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UBC Theses and Dissertations

Nineteenth-century Cape Breton : a historical geography Hornsby, Stephen J.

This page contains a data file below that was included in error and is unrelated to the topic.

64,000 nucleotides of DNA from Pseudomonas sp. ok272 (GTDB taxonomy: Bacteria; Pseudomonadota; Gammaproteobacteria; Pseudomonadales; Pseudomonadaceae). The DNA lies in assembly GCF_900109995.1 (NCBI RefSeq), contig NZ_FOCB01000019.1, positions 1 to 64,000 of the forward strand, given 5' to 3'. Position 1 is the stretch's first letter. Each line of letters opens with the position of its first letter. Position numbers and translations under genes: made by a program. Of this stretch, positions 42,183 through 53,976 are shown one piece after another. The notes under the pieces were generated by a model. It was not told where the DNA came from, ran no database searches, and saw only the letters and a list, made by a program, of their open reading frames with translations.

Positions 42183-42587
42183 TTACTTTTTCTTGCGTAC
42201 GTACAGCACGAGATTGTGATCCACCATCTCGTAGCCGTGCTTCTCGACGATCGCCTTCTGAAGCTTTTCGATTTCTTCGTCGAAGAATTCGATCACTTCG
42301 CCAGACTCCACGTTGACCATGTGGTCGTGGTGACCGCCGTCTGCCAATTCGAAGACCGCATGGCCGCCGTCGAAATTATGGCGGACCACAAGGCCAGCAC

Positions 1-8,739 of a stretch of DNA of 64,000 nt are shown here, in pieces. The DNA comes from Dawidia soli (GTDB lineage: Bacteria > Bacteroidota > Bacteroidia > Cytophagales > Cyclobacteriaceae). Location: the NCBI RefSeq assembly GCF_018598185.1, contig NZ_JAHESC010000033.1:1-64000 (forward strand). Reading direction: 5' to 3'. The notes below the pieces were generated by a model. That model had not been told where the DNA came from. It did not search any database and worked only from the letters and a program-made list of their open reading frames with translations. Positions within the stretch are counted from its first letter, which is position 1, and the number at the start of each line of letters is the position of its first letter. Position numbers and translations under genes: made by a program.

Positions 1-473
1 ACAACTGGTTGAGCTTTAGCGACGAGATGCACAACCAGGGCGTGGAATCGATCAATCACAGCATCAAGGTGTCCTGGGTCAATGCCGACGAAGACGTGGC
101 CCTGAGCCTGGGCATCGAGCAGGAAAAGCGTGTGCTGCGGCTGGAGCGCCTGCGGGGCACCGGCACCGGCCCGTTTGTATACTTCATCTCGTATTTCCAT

This thesis is an historical geography of Cape Breton Island in the nineteenth century. It aims to provide a geographical synthesis of the Island over a hundred years, elucidating the changing relationship between the Island's population and their environment. The Island is considered as a region and the scale of enquiry is at the regional level. The patterns of population, settlement, economy, and society are identified, and the processes that created them are discussed. Finally, the wider relevance of the Cape Breton experience is suggested. Three distinct and largely separate patterns of settlement, economy, and society coexisted in early nineteenth century Cape Breton: the old commercial staple trade of the cod fishery, semi-subsistent family-farms, and industrial coal mining. After the end of the French regime on the Island, British and Nova Scotian capital was invested in the inshore cod fishery, creating specialised fishing settlements, a fishing population, and an economy tied to distant, international markets. Superimposed upon this staple trade in the 1820's was a fee-simple empire of family-farms. Agricultural changes in Western Scotland displaced thousands of people, many of whom fetched up on Cape Breton - among the cheapest of overseas destinations. By mid-century, these immigrants had occupied all the good land and considerable areas of poorer backland. After years of backbreaking work, the settlers had created semi-subsistent farms on relatively cheap land far from markets. About the same time as the Scots arrived, British industrial capital exploited the Island's coal reserves, introducing skilled British labour and steam-technology to win coal for external markets. Until the final decades of the century, the fishery changed little. The cod fishery, organised and supplied by Channel Island and resident merchants, remained dominant. Only in the 1870's was it augmented by the rapid rise of the lobster fishery. Both farming and mining, however, were transformed in the years after 1850. As the agricultural population grew, largely by natural increase, settlement expanded farther onto backland, and growing numbers of subsistent farmers combined agriculture with seasonal work in the coal mines and in Boston. Under the successive stimuli of Reciprocity and the National Policy, the coal industry expanded, attracting more companies, increasing output, and employing more men accommodated in several new settlements. Yet these three economies remained essentially separate. Agriculture supplied some produce and seasonal labour to the fishery and the mines, but the two staples -exploiting different resources and tied to different sources of capital and markets - had no contact. With limited capacity to generate multipliers, a larger, more mature economy did not develop on Cape Breton. Faced with limited land and uncertain returns from the staple industries, many Islanders emigrated to the burgeoning towns and cities of New England. This cycle of immigration, population growth, and emigration, set against an economic background of staple industries and semi-subsistent farming, was common to much of settled Canada in the nineteenth century.

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